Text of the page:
RPN Calculator

"RPN" stands for "Reverse Polish Notation". (See the wikipedia entry for more information on this colorful term.) In short with RPN instead of using normal "infix" notation, e.g.

2 + 2

you use "postfix" notation, e.g.

2 2 +

While this may look bizarre, there are some advantages to doing things this way. For one, you never need to use parentheses, since there is never any ambiguity as to what order to perform operations in. The rule is, you always go from the back, or the left side.

1 + 2 * 3 =>
(1 + 2) * 3 or
1 + (2 * 3)

1 2 + 3 * => (1 + 2) * 3
1 2 3 * + => 1 + (2 * 3)

Another advantage is that you can represent any mathematical formula using a simple and elegant data structure, called a stack).

Template

Clone the GitHub repo set up when you follow the classroom link we gave you.

Install the test runner (and any other required packages) with npm install

Start with this definition in calculator.js:

class Calculator {
  constructor() {
    this.stack = [];
  }

  value() {
  }

  enter(value) {
  }

  plus() {
  }
}
module.exports = Calculator;

Stories

Red - Green - Refactor

Run the tests (aka "Jasmine spec") in calculator.spec.js like this:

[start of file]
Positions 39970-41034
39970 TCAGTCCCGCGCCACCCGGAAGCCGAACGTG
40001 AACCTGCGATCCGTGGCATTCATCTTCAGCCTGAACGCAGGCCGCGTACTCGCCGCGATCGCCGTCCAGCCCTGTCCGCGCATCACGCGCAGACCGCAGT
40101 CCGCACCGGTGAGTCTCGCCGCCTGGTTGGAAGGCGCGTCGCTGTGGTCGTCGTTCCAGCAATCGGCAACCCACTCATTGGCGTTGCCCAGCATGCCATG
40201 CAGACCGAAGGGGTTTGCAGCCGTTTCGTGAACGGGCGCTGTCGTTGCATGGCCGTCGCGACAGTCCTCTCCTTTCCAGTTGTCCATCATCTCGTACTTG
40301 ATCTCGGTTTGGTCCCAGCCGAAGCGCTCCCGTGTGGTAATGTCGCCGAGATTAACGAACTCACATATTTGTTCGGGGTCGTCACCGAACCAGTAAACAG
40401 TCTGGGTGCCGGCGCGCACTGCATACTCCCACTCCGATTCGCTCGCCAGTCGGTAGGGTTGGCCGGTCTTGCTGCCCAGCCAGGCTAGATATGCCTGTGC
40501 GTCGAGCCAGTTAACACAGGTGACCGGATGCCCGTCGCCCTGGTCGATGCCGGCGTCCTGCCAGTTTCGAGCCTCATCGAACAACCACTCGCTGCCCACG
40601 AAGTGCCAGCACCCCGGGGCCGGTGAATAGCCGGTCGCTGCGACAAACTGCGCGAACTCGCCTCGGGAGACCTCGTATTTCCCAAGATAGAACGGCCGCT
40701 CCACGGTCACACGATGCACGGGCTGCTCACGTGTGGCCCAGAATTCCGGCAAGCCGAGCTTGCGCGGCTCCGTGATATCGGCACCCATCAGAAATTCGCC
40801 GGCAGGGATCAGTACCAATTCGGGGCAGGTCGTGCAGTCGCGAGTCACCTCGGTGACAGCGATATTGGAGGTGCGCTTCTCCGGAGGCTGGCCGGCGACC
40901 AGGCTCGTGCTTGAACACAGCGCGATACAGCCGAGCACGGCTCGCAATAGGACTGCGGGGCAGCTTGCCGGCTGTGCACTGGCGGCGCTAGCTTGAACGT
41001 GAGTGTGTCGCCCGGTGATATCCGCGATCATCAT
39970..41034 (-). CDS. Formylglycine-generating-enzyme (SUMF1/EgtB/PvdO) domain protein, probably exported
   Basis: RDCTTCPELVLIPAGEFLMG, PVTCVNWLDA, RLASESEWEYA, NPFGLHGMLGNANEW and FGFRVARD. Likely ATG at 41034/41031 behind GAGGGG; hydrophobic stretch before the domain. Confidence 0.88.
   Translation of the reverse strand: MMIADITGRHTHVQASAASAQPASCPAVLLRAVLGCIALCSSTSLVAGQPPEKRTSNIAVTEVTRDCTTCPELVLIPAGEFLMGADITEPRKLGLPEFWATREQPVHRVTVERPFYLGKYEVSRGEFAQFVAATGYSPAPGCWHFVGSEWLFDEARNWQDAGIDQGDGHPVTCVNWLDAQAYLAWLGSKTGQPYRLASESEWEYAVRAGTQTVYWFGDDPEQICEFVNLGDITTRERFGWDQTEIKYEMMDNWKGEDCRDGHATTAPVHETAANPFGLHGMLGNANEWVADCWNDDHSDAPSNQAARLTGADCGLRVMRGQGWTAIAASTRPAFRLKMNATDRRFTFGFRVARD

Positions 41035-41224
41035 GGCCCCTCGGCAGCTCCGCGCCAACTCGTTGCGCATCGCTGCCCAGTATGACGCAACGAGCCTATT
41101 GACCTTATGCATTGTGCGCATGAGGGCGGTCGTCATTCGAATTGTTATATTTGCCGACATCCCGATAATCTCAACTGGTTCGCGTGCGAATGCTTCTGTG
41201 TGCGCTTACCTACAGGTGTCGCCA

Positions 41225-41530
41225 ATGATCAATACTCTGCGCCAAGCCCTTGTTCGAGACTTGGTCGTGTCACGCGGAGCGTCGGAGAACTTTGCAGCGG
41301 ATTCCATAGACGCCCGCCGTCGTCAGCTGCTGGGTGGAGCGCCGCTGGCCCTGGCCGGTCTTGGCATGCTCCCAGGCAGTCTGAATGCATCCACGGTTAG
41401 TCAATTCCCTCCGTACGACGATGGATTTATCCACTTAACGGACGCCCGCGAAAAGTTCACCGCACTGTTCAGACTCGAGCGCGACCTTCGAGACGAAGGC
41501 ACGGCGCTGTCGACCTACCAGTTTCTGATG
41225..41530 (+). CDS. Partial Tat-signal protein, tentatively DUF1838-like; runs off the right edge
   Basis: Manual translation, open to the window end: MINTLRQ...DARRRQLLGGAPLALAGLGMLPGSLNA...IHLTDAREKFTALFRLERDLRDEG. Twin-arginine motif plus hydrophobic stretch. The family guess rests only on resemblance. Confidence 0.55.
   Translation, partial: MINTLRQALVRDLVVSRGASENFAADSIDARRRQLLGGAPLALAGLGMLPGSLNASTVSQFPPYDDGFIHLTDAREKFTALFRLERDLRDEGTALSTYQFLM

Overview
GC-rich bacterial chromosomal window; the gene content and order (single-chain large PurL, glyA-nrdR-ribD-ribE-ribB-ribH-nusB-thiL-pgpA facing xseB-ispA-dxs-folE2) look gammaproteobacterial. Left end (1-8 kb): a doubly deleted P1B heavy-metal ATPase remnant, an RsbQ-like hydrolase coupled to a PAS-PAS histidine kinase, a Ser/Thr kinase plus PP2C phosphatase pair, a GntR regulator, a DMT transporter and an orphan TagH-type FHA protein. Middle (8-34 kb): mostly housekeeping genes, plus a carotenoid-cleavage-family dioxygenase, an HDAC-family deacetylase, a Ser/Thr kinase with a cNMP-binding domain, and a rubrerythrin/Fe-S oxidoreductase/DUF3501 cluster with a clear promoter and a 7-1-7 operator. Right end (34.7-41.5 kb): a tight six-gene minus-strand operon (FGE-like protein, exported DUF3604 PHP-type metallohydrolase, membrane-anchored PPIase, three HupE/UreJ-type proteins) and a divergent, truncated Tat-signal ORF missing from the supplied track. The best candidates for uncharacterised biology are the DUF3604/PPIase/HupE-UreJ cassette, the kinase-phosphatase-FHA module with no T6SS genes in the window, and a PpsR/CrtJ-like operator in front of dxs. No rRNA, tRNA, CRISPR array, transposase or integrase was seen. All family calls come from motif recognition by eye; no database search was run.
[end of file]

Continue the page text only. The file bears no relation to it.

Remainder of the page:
npm test

Keep writing code until each and every test is passing.

Don't move on to the next test until you've got the preceeding test passing

Add your own specs to this file...

  • if you want more clarity on existing features
  • when you add new features
  • to find and fix bugs

Remember to clean up your code between each test.

REPL

Write a read-eval-print-loop that accepts input from the command line and feeds the input into your calculator, like this:

$ node calc.js
[]
2               <<< user input
[2]
4               <<< user input
[2, 4]
+               <<< user input
[6]
3               <<< user input
[6, 3]
11              <<< user input
[6, 3, 11]
-               <<< user input
[6, -8]
+               <<< user input
[-2]
ERROR

Important note: calc.js must be a separate file from calculator.js, to allow the tests to run independently (without also launching the app). You can import your Calculator class into this new file like this:

let Calculator = require('./calculator.js');

Hint: you can use (+value) to turn a string into a number.

Pow!

Write tests and code for a "power of" operator: ^

CLI

If command-line parameters are provided, use them instead of the REPL.

Example:

$ node calculator.js 2 2 +
[2, 2, '+']
[4]
4

Hint: you may have to alter the value method to do more than merely report what's on the top of the stack.

Warning: the bash shell will interpret * as a "file glob", not as a literal asterisk. To pass an asterisk, prefix it with a backslash, like this:

node calc.js 5 5 \* 

or put it in single quotes, like this:

node calc.js 5 5 '*' 

In Windows (cmd.exe or PowerShell) you may need to use double quotes instead, like this:

node calc.js 5 5 "*"